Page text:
The Sixth Annual European Summer School on Cold War History is now accepting applications. It will be held at the Università di Trento from 4-6 September 2014.
The 2014 International Graduate Student Conference on the Cold War, taking place at the University of California at Santa Barbara on April 10-12, 2014, is seeking paper submissions from graduate students working on the Cold War. The deadline is 24 January, 2014.
“Digital Archive: International History Declassified,” has been selected as the winner of the 2013 Roy Rosenzweig Prize for Innovation in Digital History from the American Historical Association.
Aimed at building a new generation of experts on the international history of nuclear weapons, the fourth-annual Nuclear History Boot Camp will be hosted by the University of Roma Tre and the Machiavelli Center for Cold War Studies (CIMA) in the village of Allumiere near Rome, Italy for ten days beginning in mid May 2014.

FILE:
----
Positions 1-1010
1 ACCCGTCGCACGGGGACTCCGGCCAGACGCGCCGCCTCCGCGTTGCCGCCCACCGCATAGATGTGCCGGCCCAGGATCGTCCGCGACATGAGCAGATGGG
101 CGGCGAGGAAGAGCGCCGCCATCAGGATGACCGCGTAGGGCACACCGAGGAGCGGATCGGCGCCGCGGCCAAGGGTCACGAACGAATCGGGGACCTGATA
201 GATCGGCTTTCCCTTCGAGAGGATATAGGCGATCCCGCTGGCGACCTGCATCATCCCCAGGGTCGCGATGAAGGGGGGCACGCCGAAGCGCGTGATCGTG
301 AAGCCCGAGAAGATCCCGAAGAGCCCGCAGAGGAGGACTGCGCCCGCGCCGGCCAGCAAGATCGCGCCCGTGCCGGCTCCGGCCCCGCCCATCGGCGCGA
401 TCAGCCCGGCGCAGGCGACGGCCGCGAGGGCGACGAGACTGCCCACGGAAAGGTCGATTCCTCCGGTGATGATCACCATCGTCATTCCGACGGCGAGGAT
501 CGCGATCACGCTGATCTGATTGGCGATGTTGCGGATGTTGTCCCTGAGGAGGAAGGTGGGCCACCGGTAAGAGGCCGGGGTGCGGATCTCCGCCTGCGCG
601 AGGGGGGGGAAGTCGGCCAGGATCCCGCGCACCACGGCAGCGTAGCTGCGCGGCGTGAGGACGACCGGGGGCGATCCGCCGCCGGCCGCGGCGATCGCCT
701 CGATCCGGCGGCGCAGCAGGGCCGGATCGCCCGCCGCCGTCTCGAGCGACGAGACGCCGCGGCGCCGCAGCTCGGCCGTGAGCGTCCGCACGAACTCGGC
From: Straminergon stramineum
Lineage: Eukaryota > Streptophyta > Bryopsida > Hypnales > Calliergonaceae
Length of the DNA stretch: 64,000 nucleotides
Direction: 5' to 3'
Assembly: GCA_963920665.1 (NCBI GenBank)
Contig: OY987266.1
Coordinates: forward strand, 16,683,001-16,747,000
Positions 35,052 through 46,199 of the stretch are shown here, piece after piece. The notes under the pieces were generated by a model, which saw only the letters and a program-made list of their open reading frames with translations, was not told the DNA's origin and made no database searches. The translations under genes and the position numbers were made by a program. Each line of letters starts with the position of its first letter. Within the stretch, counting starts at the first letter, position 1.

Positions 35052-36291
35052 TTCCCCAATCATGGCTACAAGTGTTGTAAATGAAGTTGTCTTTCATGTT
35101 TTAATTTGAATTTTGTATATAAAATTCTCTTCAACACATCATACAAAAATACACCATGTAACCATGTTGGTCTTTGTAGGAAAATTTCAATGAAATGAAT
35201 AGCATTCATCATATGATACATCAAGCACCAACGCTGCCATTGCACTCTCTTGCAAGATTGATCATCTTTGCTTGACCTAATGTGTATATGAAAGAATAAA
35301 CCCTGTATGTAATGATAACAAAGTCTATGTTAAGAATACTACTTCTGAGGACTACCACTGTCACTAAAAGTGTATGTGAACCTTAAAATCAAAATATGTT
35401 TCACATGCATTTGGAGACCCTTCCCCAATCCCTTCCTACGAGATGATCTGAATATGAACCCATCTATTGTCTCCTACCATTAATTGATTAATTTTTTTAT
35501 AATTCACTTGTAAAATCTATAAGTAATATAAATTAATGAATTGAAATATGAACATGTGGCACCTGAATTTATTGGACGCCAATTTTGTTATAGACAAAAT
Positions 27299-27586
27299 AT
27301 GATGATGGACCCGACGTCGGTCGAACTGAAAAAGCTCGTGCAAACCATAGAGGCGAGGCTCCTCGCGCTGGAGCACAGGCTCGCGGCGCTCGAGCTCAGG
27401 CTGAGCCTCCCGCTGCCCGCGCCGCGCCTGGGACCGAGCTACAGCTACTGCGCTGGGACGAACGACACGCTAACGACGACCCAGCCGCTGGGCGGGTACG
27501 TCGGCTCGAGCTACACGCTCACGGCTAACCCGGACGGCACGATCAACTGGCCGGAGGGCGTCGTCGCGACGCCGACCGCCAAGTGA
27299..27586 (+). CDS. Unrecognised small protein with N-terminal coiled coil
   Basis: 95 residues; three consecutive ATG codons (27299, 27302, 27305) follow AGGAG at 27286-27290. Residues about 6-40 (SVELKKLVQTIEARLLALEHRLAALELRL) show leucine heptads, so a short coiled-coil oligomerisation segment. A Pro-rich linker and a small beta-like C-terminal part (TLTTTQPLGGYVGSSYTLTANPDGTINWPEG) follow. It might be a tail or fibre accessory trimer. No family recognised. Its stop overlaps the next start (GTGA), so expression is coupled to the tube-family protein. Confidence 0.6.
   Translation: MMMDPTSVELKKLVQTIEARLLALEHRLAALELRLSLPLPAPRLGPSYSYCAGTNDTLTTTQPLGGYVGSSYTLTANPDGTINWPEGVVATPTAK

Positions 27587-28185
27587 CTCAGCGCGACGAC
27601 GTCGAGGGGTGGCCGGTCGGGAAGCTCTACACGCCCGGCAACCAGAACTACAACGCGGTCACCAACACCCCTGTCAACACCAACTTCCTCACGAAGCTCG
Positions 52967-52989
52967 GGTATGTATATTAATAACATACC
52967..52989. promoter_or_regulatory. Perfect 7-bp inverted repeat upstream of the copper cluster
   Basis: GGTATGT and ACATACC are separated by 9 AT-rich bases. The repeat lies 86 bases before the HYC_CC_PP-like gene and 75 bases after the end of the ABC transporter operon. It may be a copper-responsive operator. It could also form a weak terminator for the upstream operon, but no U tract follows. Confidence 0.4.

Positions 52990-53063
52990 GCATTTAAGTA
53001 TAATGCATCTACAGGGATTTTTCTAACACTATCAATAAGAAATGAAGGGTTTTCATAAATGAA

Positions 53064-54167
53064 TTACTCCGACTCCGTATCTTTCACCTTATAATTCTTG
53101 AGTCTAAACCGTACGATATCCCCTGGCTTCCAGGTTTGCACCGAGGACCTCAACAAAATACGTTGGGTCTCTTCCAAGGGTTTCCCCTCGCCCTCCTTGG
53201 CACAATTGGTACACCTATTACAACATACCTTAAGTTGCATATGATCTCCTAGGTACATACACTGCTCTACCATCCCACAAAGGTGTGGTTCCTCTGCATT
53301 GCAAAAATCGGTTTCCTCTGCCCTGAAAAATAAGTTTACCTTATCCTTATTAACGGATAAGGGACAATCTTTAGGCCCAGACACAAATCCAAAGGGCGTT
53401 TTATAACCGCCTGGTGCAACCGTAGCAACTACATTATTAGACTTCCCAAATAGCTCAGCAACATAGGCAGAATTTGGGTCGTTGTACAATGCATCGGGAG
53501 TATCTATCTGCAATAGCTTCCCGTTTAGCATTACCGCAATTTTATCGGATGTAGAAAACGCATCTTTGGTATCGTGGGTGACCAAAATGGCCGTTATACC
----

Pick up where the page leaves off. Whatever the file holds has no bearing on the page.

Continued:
According to some historical accounts, Israel came very close to deploying nuclear weapons during the Yom Kippur War. But a newly released firsthand account of high-level deliberations provides a more nuanced account of what occurred.
NPIHP and the Fundacao Getulio Vargas are pleased to announce the publication of two new Research Updates on Brazil's nuclear cooperation with China and Argentina.
NPIHP and the Fundacao Getulio Vargas are pleased to announce the publication of two new Research Updates on Brazil's nuclear cooperation with Iraq and Argentina.
NPIHP has just published two new Research Updates in cooperation with the Fundacao Getulio Vargas (FGV) in Rio de Janeiro, Brazil. Today's releases document Brazil's earliest efforts to cooperate with Argentina on nuclear issues, as well as South Africa's attempt in the late 1970s to work with Brazil on nuclear technology development.
NPIHP and CRRC release new Iraqi docs bearing on Iraqi responses to US deterrence signaling before during and after the 1991 Gulf War and the 2003 invasion of Iraq.
Apprehending the Unseen, a new blog created by Steven Leech, chronicles his research on the ethnography of former Cold War radar infrastructure in the UK